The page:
Hard to believe that a numbers-and-dates guy like me would fail to take notice of my hundredth Play’s the Thing column in August, but miss it I did. Blame it on election stress. Now recovered and optimistic, I write my 103rd, not counting the special Leap Year piece in February.
So what of it, you say? Well, I know I have some devoted readers — at least some people tell me that they have seen my picture in the paper — and they may want to be reminded of some of the people and things I’ve written about since that first column in June 2007.
The paper has a new-and-improved website, and it’s easy to follow. So go to www.TimesLedger.com, click on my column, and you’ll see all of them going back to October 2011. As to the prior ones, here’s some idea of what you may have missed:
Lots of boldface names have made their appearance here, some with a line or two and some in a full-column profile. Among the latter is a roster of actors and/or directors with Queens connections. One such is Don Curran — I just saw him and his wife Joan working the box office at the Douglaston Community Theatre’s production of “The Dixie Swim Club.” Then there’s John Ferry and Monte Sternfeld, both of whom have migrated to Florida. Still here and thriving are Bob Combé and Annie Wolf of the Phoenix Players — if you have enough gas in the car you can still catch their production of Shakespeare’s “The Winter’s Tale” this weekend.
Other notables include Frank DiSpigno, Laura Wallace-Rhodes, Kevin Schwab, Martin Alvin, Malini Singh McDonald, Nan Asher, Michael Wolf, Maryellen Pierce and Carol Carota. Playwright Fred Rohan Vargas, lighting designer Rob Cangemi, Astoria Performing Arts Center’s Executive Director Taryn Sacramone, Thalia Spanish Theater’s leader Angel Gil Orrios and perennial audience members Richard & Millie Gudonsky are also on the list.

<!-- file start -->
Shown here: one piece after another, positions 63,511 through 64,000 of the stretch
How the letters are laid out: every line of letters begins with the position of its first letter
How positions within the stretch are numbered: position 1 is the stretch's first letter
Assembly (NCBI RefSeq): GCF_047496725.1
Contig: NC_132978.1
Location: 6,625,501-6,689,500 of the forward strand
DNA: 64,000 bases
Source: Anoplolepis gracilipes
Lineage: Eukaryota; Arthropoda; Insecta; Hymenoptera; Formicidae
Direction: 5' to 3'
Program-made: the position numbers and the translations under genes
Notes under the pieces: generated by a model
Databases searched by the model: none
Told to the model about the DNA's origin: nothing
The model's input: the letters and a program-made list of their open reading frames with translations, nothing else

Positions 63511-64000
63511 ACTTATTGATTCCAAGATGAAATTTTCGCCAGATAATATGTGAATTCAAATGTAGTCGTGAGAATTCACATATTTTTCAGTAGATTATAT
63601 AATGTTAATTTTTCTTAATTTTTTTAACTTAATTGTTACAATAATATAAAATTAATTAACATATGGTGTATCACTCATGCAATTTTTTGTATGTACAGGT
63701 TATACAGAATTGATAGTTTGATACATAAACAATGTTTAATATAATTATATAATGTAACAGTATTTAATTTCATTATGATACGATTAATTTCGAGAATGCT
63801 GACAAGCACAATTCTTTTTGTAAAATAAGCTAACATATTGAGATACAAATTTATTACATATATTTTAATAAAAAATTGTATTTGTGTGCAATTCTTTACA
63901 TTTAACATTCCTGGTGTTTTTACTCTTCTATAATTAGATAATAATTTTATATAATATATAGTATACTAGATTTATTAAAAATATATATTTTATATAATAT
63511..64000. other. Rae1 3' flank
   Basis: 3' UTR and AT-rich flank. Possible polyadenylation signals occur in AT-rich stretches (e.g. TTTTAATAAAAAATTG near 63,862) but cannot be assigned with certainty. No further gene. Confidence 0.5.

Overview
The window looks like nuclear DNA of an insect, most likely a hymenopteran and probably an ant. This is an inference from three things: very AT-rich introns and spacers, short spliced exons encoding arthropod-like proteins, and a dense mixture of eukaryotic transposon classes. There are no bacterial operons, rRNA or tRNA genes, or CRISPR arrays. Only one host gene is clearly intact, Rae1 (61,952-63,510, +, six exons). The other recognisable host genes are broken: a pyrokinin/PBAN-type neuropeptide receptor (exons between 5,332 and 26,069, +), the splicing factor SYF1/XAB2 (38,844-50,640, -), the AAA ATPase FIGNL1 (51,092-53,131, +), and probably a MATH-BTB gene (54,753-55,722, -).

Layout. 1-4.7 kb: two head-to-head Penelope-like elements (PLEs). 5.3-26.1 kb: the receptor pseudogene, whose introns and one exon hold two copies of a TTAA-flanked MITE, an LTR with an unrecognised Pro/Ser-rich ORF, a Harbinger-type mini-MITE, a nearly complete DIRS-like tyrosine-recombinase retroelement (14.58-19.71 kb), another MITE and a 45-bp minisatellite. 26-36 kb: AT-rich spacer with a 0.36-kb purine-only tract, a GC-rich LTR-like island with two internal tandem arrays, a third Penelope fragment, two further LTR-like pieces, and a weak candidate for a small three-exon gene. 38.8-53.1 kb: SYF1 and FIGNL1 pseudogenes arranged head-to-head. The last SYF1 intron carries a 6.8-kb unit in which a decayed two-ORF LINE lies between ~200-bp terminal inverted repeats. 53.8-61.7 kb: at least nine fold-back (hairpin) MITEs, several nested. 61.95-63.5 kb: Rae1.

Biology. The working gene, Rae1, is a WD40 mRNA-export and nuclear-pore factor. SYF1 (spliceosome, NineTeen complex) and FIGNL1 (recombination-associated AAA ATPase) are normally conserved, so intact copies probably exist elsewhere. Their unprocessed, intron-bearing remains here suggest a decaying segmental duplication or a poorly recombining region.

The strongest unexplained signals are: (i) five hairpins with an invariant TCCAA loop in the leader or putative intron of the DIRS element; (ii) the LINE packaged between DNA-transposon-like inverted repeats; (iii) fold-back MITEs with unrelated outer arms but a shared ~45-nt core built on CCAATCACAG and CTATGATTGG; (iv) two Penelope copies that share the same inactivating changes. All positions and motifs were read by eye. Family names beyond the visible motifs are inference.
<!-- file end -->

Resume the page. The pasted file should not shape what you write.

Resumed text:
If you’re thinking why don’t you see your name in my column, and why am I not writing about your theater company, send me an email and let’s talk about it. Truth be told, my constant goal is the promotion of local theater and the great pleasure of theatergoing. So once again I make my plea for your input. I’ve been involved in Queens theater for more than 40 years, but there’s much that I don’t know about.
Attracting an audience has been another major theme. The conventional wisdom is that not as many people show up as they used to, even with the advantage of a low-price ticket and a convenient neighborhood venue.
I have suggested a few potential remedies. One would be reviving the Queens Theater Network, an umbrella organization that would unite the various groups in mutual publicity, scheduling and resource sharing. Another is the choice of material.
Instead of sticking with the same old-same old, select contemporary and relevant plays and musicals to bring in a younger and more diverse audience. Still another is non-traditional casting — putting a non-white or minority person in a role that perhaps the playwright did not have in mind.
I have written about the audition process and what it takes to get up on stage. I have followed a production from start to finish, being partial to my own Outrageous Fortune Company — hey, it’s my column. And I’ve discussed the necessity of getting the “rights” to a play, securing funding not just out of your own pocket, the hazards of smoking and other fire on stage, and the Astor Place riots of 1849 ignited by the dueling Macbeths.
When my editor wasn’t looking, I would slip in some political and non-theater comments. So I leave you with this from the 1960s civil rights movement, following the recent voting by 120 million Americans: “We ain’t where we’re going, but we sure ain’t where we were.”
Contact Ron Hellman at RBH24@Columbia.edu.
©2012 Community News Group
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